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Installation design open competition
Washington, D.C.


RE-BALL! A competition by Dupont Underground
Charleen Chae + Maggie Graham

RE-BALL! was a competition held to re-purpose the plastic balls used in laser year’s ‘The Beach’ installation by Snarkitecture at the National Building Museum. The Underground is an infrequently used tunnel beneath the Dupont Circle in Washington, D.C. that was previously a streetcar station. The challenge was to bring art, culture, and public attention to the space by using the plastic balls as part of a creative and sensory experience.


The intent of PENDULUS is to create a labryinth-like experience where visitors can immerse themselves and engage freely with the installation. Suspended by a grid of PVC pipes above, netted sacks sway gently as visitors move between them. Within each sack are LED-lit balls that illuminate their surroundings, providing glowing, firefly-like points of light that are scattered throughout the tunnel. Though lightweight, the large quantities of balls cause the sacks to expand into a teardrop -shaped form, which vary in diameter as well as height so as to create a gradient of presence within the space and to allow for glimpses of visibility between people. With over 600 sacks occupying the tunnel, visitors must nudge their way in between them to make their way through the tunnel. As they do so, their movements cause a rippling effect through their vicinity as they nudge adjacent sacks and those in turn, push those around them. Hanging as low as 2ft above the ground and starting as high as 7 ft, the sack density allows for only occasional glimpses of feet and upper bodies of other partakers. The presence of other people can be seen by the oscillating, pendulum-like movements of nearby sacks.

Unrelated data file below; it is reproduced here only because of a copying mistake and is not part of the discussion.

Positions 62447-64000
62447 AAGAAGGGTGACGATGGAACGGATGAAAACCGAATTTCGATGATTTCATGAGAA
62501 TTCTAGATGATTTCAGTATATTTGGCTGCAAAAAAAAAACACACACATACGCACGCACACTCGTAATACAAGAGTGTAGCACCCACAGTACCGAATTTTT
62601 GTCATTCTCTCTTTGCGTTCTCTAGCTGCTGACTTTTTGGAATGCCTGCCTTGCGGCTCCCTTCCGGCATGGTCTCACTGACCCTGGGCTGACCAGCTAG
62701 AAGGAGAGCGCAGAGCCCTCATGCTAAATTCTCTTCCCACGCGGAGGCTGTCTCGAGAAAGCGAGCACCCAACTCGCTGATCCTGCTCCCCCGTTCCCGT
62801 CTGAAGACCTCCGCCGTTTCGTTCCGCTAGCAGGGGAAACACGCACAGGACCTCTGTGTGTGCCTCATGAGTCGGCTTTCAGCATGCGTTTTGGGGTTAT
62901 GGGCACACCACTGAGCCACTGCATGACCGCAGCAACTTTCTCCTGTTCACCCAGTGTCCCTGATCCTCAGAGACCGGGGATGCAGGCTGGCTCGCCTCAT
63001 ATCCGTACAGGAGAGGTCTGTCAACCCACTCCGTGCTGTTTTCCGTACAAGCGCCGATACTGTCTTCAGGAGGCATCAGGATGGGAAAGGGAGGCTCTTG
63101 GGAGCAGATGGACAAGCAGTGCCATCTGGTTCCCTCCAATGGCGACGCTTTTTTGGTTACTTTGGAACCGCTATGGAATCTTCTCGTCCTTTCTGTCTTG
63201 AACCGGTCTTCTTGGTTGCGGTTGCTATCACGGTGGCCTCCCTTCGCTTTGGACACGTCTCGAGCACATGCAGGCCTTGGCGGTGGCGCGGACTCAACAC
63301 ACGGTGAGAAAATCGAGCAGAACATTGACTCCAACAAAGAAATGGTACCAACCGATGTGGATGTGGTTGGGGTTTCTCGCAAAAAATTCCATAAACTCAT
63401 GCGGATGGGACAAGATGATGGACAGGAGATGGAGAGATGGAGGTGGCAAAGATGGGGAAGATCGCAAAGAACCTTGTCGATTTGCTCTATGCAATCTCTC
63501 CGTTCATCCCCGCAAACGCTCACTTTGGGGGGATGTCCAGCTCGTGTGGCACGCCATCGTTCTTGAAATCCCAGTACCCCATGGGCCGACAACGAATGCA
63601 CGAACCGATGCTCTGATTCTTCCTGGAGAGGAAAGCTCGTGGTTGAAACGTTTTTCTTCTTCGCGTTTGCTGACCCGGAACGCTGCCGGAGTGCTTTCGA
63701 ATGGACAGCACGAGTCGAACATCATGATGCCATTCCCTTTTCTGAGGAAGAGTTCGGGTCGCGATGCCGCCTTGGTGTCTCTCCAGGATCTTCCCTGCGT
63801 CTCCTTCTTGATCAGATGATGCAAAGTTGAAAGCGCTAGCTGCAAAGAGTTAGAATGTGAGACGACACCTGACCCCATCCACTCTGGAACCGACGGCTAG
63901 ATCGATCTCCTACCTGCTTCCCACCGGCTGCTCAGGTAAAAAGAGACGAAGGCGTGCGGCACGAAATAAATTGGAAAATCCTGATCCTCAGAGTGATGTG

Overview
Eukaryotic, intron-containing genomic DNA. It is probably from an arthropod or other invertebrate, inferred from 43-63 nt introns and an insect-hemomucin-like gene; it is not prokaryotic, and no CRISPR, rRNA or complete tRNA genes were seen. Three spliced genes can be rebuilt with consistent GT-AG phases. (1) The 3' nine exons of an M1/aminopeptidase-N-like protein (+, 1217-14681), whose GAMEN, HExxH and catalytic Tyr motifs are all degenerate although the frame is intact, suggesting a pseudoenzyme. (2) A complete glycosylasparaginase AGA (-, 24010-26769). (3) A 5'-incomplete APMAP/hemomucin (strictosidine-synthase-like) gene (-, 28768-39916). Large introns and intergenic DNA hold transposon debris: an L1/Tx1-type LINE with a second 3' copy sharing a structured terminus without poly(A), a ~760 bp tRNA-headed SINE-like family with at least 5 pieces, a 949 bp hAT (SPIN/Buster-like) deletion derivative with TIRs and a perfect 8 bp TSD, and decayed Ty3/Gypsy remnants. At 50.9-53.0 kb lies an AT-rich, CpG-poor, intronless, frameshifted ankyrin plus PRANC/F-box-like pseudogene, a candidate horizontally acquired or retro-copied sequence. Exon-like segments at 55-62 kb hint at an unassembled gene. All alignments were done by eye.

The scale of the installation leaves visitors no choice but to enter the thicket, guaranteeing that the design is experienced, and not simply viewed. The experience of traveling through these suspended forms is intended to encourage a multitude of emotional and sensual experiences including surprise, intrigue and joy. In small clearings scattered throughout, netted therapy swings hang from the ceiling, giving the opportunity to climb in and become a part of the gentle swaying movements that are occurring around them. 

Fabrication would consist of lightweight materials including PVC pipe, netting fabric, polypropylene cord, and the provided balls. The structure provides an advantage in both the fabrication and installation processes, as it can be prepared off-site and then easily assembled with minor hardware. The density of the installation and textured nature of the net material fills the linear void of the tunnel with the illusion of a weighted mass, challenging the visitor to enter with swimming-like motions. The entire installation floats in the center of the space, touching neither the floor or the walls, and is terminated by acrylic mirrored surfaces, suggesting that the grid of sacks continues on, multiplying the glow of the lights created by the embedded LEDs. Simple and minimal attachments are used to secure the installation to the ceiling.

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